From The New York Times - June 27, 2008
TOKYO— The Sony Corporation said Thursday that it would make a strong move into networked electronics and video download services and aim for the top spot in liquid-crystal display TVs as the company seeks to make the most of its hardware and software assets.
The company, which sells PlayStation games and Vaio PCs, said it would aim to double revenue from the fast-growing markets of Brazil, China, India and Russia, to 2 trillion yen ($18.7 billion) and invest 1.8 trillion yen in businesses and technologies as part of a three-year strategy to March 2011.
“So much more opportunities exist outside the core markets of Japan, North America and Europe,” Sony’s chief executive, Howard Stringer, told a news conference.
Sony wants to lift return on equity to 10 percent from an average of about 6 percent over the last three years, and reach the 5 percent operating profit margin that eluded it in a previous plan, when it reached 4.2 percent in the year ended in March.
“We believe a 5 percent operating margin represents a baseline to continue to lead and innovate,” said Mr. Stringer, the first non-Japanese top executive at Sony. “This is what’s considered to be the minimum, acceptable level going forward.”
Sony’s current return on equity is low compared with global rivals like the Samsung Electronics Company of South Korea, which reaches 14 percent, and Philips Electronics, which registers 23 percent, according to Reuters data.
“That target is a sign of Sony’s sense of crisis that it could really become a takeover target if it doesn’t lift its R.O.E. to at least over 10 percent,” said Mitsushige Akino, chief fund manager at Ichiyoshi Investment Management.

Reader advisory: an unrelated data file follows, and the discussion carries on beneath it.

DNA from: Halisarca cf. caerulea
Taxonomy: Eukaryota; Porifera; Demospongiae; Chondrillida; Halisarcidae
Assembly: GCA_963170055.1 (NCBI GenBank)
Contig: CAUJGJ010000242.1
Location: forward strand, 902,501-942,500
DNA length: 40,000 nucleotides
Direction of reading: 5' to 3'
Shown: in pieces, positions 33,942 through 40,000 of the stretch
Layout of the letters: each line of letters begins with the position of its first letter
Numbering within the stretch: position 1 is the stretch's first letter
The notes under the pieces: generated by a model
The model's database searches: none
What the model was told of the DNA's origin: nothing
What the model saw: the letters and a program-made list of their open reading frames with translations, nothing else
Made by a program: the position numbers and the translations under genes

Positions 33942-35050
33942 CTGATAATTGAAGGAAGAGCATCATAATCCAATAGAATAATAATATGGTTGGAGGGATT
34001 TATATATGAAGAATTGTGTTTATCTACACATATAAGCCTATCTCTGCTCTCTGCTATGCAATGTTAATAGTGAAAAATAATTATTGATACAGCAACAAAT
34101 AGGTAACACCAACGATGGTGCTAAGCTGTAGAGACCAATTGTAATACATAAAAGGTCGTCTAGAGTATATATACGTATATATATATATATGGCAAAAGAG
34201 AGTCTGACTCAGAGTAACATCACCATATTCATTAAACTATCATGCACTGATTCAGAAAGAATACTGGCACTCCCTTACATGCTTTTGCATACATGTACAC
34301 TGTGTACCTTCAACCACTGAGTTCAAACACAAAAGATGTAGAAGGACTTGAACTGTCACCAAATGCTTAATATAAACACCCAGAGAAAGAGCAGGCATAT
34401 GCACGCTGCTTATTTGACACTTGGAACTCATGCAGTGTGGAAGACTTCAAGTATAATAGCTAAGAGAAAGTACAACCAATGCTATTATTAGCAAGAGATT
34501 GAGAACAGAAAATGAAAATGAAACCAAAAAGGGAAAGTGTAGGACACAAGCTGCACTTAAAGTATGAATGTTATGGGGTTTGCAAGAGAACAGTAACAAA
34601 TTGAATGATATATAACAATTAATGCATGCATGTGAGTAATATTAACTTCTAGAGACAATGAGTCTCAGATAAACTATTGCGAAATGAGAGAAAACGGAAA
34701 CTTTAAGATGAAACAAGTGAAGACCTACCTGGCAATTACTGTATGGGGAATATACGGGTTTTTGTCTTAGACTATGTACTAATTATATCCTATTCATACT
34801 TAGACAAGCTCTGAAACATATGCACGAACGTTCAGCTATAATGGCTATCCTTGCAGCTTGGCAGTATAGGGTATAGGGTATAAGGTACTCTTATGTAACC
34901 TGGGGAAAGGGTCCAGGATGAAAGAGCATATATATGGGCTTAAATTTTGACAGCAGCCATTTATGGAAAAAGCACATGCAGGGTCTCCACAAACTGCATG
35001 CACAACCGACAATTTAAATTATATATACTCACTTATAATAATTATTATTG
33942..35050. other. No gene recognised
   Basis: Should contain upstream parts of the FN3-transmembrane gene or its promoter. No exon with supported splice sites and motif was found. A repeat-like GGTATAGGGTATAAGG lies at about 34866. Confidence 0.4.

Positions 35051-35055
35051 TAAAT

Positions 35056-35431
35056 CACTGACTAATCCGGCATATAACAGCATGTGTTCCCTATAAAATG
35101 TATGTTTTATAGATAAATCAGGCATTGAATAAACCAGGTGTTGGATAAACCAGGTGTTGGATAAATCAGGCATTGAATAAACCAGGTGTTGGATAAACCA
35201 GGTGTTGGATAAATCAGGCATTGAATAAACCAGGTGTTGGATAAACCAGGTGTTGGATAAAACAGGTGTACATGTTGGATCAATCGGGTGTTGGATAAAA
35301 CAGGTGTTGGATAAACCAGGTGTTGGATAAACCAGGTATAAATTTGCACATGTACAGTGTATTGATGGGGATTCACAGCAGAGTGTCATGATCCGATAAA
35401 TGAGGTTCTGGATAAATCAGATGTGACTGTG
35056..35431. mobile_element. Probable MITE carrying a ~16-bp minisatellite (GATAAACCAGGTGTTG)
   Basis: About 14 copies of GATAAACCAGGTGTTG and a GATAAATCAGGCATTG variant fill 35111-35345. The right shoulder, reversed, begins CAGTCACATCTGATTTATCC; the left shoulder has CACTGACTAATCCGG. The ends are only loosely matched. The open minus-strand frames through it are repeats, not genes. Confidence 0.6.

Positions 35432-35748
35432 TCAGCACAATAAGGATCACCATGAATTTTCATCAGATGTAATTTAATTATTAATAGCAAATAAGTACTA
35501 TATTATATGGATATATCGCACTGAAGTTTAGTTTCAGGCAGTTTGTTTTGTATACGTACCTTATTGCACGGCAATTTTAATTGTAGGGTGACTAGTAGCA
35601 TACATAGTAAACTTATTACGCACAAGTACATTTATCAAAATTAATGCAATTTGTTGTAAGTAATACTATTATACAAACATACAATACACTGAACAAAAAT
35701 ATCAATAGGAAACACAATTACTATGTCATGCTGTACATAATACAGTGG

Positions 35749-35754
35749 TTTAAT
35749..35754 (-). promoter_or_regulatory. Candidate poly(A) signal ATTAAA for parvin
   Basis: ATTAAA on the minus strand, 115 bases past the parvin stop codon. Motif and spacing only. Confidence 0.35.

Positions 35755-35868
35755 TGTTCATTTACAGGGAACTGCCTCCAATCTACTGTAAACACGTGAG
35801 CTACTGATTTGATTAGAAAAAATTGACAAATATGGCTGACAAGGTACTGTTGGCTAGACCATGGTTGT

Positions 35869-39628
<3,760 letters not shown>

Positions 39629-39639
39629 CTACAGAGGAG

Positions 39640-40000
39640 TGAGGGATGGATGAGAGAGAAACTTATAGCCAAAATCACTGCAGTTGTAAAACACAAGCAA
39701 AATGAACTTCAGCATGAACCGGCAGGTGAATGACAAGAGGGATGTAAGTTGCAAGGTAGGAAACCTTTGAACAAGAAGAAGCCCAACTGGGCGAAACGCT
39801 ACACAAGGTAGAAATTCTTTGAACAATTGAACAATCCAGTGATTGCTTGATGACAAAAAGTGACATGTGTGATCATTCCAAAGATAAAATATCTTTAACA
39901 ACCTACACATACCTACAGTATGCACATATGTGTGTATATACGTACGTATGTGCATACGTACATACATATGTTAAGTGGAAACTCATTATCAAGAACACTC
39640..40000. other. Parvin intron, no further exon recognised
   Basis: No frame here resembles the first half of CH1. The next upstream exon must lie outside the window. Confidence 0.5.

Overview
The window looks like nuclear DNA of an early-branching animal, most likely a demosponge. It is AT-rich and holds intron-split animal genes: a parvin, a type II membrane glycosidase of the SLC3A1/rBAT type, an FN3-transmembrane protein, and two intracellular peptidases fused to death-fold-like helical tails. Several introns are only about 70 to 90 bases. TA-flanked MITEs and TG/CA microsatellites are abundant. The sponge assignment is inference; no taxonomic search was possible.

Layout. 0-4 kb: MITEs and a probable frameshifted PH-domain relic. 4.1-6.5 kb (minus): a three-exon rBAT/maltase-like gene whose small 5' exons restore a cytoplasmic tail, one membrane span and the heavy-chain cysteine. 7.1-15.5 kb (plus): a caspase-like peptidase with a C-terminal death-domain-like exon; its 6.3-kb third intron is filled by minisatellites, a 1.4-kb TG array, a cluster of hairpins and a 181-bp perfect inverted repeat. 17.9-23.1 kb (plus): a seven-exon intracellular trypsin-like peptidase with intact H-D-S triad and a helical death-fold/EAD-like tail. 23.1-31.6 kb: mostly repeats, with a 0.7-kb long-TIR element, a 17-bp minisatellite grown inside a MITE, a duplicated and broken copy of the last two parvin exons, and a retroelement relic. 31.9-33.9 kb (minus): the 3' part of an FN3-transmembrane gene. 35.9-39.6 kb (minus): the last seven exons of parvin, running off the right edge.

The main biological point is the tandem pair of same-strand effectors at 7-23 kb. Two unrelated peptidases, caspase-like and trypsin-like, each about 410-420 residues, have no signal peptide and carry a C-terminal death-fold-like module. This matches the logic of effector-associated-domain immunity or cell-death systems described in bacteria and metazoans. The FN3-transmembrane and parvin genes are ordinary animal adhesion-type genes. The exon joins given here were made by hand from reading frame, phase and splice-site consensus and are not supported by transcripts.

Sony trails Samsung in the liquid-crystal display TV market, while locked in a three-way battle with Microsoft and Nintendo in the global video game industry.
As part of its move into networked electronics and video distribution, Sony, which owns Sony Pictures, will start a video distribution service on its PlayStation Network starting this summer, playing catch-up with Apple.
The company plans to broaden the online video distribution service to other crucial products, potentially including Bravia flat TVs, by March 2011, and make 90 percent of its electronics product categories network-enabled and wireless-capable.
Apple and its iPod dominate the portable music player market, which Sony created nearly three decades ago with Walkman. The Japanese electronics maker also has been struggling in Apple’s shadow in music and video distribution service.
Of the planned 1.8 trillion yen it aims to invest over the next three years, about half would go to its component and semiconductor operations — which include image sensors, batteries, display devices and Blu-ray disc-related parts.
Sony said it would aim to bring its TV business back to profitability in the year to March 2009 by cutting production costs, and strive to be No. 1 in the L.C.D. TV market in three years.
The company said in February it would take a one-third stake in Sharp’s 380-billion-yen L.C.D. panel plant set for completion by March 2010, securing a major panel supply source on top of its L.C.D. venture with Samsung.
The flat TV and video game operations were Sony’s two major earnings drags last year, diminishing profits earned by its Cyber-shot digital camera and Handycam camcorder businesses.
Sony is also aiming to make its game business profitable this year.
The article does not mention their OLED technology.
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